We are profiling all the towns to enter this year’s National Enterprise Town Awards. Today we are looking at the Dublin Dockland’s.
Dublin Docklands is an area of the city of Dublin, which covers both sides of the River Liffey, roughly from Talbot Memorial Bridge eastwards to the 3Arena. The area is Ireland’s most successful urban regeneration.
The Dublin Docklands comprises of 520 hectares or 1300 acres of land on the north and south banks of the River Liffey. In the past there was little contact between the communities on both sides of the river.
The earliest indication of humanity in this part of the city is a Mesolithic wicker fish trap that was found at Spencer Dock; an Iron Age trap from circa 200BC was found at the Guinness brewery in about 2016.
Until Butt Bridge opened in 1879, Sackville Bridge – now O’Connell Bridge – was the nearest crossing-point, so people relied on the Liffey ferries to cross downstream. Following the opening of the Custom House in 1791, people and businesses moved into the Docklands, and the area saw strong growth throughout the nineteenth century.
The Docklands has over recent years been regenerated as an extension of the modern business hub of Dublin’s International Financial Services Centre (IFSC). The urban regeneration has transformed the Docklands into an innovative built environment and a uniquely modern area in which to do business.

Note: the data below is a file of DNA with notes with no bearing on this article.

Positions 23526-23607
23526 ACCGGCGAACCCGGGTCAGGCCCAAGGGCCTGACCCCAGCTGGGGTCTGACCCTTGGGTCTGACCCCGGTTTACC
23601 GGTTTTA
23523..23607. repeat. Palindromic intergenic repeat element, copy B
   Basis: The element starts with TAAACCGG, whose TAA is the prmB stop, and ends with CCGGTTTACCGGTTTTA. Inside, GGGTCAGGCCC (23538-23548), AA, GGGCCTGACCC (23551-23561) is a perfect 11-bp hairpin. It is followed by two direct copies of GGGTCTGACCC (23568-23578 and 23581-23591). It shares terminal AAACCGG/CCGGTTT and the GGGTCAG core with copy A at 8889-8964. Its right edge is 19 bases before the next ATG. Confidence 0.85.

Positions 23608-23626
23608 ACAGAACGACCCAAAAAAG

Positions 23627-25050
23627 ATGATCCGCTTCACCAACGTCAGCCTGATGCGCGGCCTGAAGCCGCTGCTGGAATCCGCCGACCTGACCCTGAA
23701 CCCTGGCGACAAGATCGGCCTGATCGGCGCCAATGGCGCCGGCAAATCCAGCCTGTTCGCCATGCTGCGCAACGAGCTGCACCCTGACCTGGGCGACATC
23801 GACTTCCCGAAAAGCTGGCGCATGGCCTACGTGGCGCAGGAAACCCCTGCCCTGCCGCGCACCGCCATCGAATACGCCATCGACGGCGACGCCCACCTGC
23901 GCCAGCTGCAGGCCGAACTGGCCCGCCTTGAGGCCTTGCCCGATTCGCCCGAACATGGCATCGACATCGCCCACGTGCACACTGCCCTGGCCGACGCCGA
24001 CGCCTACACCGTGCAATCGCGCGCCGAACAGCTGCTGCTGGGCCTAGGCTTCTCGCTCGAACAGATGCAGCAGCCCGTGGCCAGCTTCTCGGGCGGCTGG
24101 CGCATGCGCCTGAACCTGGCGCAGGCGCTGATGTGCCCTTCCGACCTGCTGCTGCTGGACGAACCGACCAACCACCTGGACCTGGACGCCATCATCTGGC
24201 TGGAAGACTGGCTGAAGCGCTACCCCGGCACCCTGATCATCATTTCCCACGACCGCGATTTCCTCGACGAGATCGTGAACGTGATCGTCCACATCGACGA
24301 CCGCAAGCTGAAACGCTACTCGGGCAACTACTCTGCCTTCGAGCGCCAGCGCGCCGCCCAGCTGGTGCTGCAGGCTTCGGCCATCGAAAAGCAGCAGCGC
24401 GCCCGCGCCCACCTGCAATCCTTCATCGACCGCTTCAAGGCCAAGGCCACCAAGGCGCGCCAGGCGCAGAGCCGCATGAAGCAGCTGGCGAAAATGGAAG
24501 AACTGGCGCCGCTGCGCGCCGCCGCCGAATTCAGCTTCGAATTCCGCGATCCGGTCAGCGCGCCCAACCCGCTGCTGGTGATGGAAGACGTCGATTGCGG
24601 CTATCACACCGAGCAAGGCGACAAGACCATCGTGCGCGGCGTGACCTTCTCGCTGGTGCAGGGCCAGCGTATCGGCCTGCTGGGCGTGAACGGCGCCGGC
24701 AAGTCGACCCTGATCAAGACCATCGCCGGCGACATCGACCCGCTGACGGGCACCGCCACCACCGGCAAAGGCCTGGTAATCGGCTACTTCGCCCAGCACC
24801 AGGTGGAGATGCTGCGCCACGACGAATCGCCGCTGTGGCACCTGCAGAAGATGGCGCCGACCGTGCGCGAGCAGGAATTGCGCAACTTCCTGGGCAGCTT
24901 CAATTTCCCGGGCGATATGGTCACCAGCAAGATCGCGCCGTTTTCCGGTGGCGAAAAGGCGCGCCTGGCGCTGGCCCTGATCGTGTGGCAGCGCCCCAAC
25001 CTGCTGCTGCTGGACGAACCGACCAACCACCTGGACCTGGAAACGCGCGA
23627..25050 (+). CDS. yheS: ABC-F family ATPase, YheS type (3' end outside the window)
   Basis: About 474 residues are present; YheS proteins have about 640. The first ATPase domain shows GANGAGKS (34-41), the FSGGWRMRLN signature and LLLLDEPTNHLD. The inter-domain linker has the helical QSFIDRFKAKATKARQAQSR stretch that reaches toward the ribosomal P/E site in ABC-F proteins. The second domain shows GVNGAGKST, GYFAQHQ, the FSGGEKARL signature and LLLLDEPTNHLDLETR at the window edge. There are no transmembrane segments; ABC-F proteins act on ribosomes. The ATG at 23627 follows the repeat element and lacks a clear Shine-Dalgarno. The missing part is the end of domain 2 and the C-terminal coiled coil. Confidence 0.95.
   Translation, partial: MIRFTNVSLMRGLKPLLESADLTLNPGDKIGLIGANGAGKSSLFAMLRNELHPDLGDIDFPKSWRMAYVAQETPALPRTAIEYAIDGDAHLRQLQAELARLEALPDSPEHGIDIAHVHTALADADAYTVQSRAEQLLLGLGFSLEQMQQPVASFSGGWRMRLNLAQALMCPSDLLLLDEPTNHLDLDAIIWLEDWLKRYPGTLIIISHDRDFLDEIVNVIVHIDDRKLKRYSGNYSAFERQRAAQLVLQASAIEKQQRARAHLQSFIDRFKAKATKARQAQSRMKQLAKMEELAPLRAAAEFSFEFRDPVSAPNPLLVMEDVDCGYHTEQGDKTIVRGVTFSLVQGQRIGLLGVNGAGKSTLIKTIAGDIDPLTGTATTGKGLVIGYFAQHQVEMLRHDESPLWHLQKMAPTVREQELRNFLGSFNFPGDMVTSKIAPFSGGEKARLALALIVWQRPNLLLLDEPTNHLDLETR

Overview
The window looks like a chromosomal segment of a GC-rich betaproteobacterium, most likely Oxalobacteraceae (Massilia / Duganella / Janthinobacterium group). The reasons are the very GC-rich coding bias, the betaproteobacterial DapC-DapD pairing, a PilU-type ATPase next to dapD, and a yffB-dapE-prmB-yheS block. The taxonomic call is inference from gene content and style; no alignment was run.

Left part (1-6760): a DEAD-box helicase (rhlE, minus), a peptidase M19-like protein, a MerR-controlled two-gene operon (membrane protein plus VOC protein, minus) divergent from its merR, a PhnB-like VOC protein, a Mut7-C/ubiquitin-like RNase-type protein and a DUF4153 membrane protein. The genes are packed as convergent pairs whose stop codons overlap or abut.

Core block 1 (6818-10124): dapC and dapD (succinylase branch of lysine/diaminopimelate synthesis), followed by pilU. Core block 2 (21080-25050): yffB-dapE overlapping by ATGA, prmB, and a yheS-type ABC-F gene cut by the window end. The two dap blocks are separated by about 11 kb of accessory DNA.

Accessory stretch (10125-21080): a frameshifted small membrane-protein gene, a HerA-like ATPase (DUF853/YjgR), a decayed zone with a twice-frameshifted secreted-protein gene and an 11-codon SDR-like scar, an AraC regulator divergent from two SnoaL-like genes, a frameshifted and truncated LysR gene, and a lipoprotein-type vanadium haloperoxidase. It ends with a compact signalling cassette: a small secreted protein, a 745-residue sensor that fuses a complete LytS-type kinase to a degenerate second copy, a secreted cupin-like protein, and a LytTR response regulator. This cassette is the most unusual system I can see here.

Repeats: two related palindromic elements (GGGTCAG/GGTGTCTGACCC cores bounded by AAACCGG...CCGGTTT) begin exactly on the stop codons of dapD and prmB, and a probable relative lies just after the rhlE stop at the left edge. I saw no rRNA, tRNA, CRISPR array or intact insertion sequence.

Over the last twenty years, Dublin Docklands has transformed from urban wasteland to vibrant city hub with 45,000 jobs, with world leaders in technology, finance, consultancy and law.
Producing 9pc of Ireland’s GDP, the area is also home to a vibrant SME and start-up culture inspired by and thriving among the corporate giants. With an influx of talent from all over Ireland and beyond, Dublin Docklands is now home to over 26,000 residents (26,703 according to the most recent census).
The Docklands Business Forum is the business association for the Dublin Docklands and is recognised as the primary business organisation by the Dublin Docklands Area Master Plan 2008. With a membership representing over 35,000 employees, including many of the key national and international players in the finance, legal, digital and communications sectors, the DBF is a key stakeholder in the Docklands’ area.
The Steering Committee is elected at the Docklands Business Forum AGM each year. Its role is to provide policy, governance and oversight for the Forum.
As an area, it has had to overcome many challenges in the past, but the Dublin Dockland’s has a unique fighting spirit with big plans for the future to keep it as one of Ireland’s most vibrant and thriving communities.
Written by Stephen Larkin
Published: 31 October, 2019